Be reconciled...

...to each other and to God

Friends and family are what makes life worth living, aren’t they?  Having the grandkids round for the afternoon, a weekend away with your best mates from school, a family picnic or lunch at a country pub, or even just sharing a laugh with your neighbours over a cup of tea at the Summer Event.

But not all relationships are so rosy.  Many people have former friends, or even family members, who they hope never to speak to again.  The brother who took advantage of your parents’ will.  The neighbour who gossiped about you.  The mother who always favoured your little sister.  The Dad who walked out on you – or the Mum who took you away from Dad.  The partner who cheated on you. 

And where a real wrong has been done, it’s hard to make up.  “After what he’s done…”  “How can I ever believe him again?”  “She’s going to have to make the first move.”  And so the years go past, and the resentment stays.

And maybe you think it’s ok like that.  You’ve pushed it to the back of your mind, and you can get on with your life.  Until something stirs it up again – a night-time memory, a phone call out of the blue, seeing him (or her) in the street.  And you discover you’re not free of it at all.

Actually it matters far more even than that.  You see, Jesus said: “If you do not forgive others their sins, your heavenly Father will not forgive you.”  I reckon it’s one of the hardest things he ever said.  How could Jesus be so harsh?  Surely God is compassionate, and gracious, slow to anger and abounding in mercy?  How could he put conditions on his mercy?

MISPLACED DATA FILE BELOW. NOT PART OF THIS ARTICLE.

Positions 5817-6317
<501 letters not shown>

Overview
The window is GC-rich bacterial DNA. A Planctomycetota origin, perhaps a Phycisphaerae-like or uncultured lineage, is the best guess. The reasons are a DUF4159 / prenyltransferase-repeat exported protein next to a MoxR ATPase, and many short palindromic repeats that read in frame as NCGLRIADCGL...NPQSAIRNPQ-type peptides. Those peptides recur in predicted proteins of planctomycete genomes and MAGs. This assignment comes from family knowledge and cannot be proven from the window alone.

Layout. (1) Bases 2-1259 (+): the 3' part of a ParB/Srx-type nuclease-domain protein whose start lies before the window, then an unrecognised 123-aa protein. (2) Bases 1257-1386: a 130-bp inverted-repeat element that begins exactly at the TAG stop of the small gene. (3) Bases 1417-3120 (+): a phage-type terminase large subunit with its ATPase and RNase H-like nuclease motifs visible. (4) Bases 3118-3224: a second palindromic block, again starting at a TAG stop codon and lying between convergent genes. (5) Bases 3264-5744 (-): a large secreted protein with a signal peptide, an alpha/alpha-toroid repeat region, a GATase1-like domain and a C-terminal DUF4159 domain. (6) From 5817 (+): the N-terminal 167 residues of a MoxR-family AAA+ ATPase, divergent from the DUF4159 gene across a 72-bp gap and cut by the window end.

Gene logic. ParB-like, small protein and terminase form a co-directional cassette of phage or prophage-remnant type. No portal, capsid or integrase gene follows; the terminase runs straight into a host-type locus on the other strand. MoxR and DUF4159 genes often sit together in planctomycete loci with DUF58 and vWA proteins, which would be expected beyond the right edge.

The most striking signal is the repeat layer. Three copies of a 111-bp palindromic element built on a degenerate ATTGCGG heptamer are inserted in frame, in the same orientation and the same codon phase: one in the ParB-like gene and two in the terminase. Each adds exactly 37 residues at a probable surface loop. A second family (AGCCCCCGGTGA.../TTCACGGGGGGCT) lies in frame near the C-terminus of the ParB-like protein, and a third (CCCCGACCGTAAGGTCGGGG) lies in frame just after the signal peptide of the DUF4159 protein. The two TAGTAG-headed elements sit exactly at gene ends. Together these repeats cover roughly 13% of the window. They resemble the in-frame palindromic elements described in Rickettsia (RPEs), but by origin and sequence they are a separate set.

But here’s the thing.  God’s perfect plan is to bring us all back together, together in our diversity – languages, races, cultures, backgrounds, personalities – together in perfect love.  In heaven there can be no bitterness, no resentment, no grudges, no jealousy, no blanking, no condemnation, no keeping a safe distance – if there was, it wouldn’t be heaven.

So if you hold on to a grudge or a dislike or a resentment against your brother, or your sister, or your parent, or your neighbour, you couldn’t possibly fit in there.  By not forgiving, you’re disqualifying yourself from heaven. 

But the amazing thing is that it works the other way round too.  Knowing how much you’re forgiven by God is what makes forgiving others possible.  God made the first move.  While we were still his enemies, Christ died for us.  And when we grasp quite how much we’ve been forgiven by God, it sets us free to forgive others.

So if you’ve got someone who’s done you wrong, someone you would really rather not have anything to do with, follow God’s example and reach out to them.  Break down the wall you’ve built – and make yourself fit for heaven again.  And if you don’t think you’ve got it in you to do that, discover God’s forgiveness in Jesus.

Tom Fish

Note: Forgiving doesn’t mean saying that everything is ok, that wrong things done in the past don’t matter.  Nor is it forgetting – there are some things you can’t forget.  It simply means  deciding not to bring it up, or use it against the other person – to their face, to others, or to yourself.

This article first appeared in The Rufford Brick issue 8, September 2015

 

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